GTK (TV series)

GTK (standing for "Get to Know") was an Australian popular music TV series produced and broadcast by ABC Television.

GTK
GenreMusic, Arts
Presented byNo presenter[1]
Opening themeGTK theme (composed by Hans Poulsen[2])
Country of originAustralia
Original languageEnglish
No. of episodes1000+[3]
Production
Running timeten minutes (daily from Monday to Thursday, at 6.30 pm)[1]
Release
Original networkABC
Picture formatPAL
Original release4 August 1969 (1969-08-04)[4] –
1975 (1975)
Chronology
Followed byFunky Road[5]

HistoryEdit

The series title was an initialism of the phrase "Get To Know". Officially, it was said that GTK was created by the ABC to address the perception that the Australian youth audience was being poorly served by commercial radio and TV, and that international music and especially Australian popular music was being ignored by commercial TV and radio at that time.

Ken Watts, the ABC Director of Television, had a problem at 6:30 pm. Because ABC-TV was non-commercial, 30-minute American programs only ran 24'30" without ad breaks, which created a programming problem at 6:30 pm when the commercial networks started their news broadcasts. ABC TV had been running an American sitcom across the 6:30 pm to 6:40 pm timeslot, after which Bellbird, a very popular soap opera about an Australian country town, began. Bellbird finished at 6:55 pm and across Australia, each state would then insert local news into the schedule until 7:00 pm when the ABC's iconic national news started, followed by the extremely popular current affairs show, This Day Tonight. Watts understood that if ABC TV started a program at 6:30 pm, viewers would have an alternative to watching the commercial news broadcasts and it would of course lead them to watch Bellbird, then ABC news and This Day Tonight. Watts needed to come up with a program only ten minutes long that would run Monday to Thursday before Bellbird. Ric Birch, aged 24, the ABC-TV network's youngest ever television director, devised a program that would attract teenage viewers, and in less than six weeks, made four pilot shows. He was given the go-ahead to start production and continue until the end of November, when the network went into summer break programming.[citation needed]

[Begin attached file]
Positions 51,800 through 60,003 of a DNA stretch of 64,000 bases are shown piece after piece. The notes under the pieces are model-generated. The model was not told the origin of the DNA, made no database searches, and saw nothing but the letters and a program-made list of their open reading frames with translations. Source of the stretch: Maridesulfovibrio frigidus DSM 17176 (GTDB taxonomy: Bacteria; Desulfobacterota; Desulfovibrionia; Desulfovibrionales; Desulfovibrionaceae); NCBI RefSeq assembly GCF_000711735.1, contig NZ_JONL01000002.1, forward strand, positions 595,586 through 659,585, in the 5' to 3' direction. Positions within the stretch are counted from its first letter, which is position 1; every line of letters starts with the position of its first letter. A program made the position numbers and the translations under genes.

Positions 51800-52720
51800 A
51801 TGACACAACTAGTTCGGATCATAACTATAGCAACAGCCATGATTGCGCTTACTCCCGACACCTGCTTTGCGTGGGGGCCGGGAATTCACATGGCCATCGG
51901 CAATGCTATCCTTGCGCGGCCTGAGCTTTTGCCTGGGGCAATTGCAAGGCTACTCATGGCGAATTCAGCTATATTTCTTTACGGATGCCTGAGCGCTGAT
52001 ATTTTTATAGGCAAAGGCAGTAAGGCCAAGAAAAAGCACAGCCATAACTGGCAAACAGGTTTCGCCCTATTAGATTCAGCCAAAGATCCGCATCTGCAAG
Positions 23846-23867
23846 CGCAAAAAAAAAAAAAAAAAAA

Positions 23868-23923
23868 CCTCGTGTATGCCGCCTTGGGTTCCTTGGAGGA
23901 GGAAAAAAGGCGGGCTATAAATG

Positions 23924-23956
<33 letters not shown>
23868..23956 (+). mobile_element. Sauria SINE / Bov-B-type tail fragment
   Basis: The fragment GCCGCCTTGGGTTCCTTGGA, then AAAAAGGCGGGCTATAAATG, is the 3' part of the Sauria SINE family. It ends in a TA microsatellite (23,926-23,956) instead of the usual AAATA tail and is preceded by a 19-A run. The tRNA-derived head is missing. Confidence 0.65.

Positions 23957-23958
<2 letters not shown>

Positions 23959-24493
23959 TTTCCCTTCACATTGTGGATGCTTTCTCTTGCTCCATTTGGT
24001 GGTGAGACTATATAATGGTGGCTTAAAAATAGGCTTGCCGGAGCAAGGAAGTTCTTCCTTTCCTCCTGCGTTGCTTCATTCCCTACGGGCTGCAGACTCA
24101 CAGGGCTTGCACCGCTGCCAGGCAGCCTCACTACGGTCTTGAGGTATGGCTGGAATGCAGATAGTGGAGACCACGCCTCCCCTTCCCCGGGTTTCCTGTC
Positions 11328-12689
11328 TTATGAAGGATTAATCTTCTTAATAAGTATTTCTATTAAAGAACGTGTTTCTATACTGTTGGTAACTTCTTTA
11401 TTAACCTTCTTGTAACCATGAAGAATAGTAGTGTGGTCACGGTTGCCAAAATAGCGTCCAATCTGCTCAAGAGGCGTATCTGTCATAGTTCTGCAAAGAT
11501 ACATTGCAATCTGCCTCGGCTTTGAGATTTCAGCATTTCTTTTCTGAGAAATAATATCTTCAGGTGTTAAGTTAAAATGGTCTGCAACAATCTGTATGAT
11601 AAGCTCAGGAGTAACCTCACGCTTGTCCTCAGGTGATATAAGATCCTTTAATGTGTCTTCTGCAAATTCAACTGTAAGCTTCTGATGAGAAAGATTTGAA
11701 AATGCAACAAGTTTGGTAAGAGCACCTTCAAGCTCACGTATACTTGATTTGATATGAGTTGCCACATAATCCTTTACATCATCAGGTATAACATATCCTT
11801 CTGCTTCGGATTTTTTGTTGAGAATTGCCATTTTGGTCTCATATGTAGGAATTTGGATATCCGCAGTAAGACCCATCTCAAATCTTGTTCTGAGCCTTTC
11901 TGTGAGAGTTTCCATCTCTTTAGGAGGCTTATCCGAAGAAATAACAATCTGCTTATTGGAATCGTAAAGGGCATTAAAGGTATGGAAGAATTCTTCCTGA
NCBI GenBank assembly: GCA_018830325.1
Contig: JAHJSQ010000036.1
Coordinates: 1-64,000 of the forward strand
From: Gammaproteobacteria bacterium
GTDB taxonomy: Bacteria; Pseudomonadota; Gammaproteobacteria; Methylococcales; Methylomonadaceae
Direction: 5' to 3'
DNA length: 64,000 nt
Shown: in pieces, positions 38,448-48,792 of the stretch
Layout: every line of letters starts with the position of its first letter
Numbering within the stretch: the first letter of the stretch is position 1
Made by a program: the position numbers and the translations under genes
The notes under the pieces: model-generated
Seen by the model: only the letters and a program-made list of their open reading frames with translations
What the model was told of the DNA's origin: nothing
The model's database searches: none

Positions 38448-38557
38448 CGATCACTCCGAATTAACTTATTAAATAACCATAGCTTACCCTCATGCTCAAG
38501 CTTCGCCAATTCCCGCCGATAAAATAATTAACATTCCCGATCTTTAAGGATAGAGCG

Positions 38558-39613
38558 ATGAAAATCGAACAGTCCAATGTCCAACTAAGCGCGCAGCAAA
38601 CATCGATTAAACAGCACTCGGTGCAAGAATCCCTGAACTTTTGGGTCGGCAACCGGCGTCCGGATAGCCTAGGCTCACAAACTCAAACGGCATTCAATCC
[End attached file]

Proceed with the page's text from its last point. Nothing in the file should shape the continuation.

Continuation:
Writer Stephen MacLean, who also worked at the surf/music magazine Go-Set, worked on the show.[6]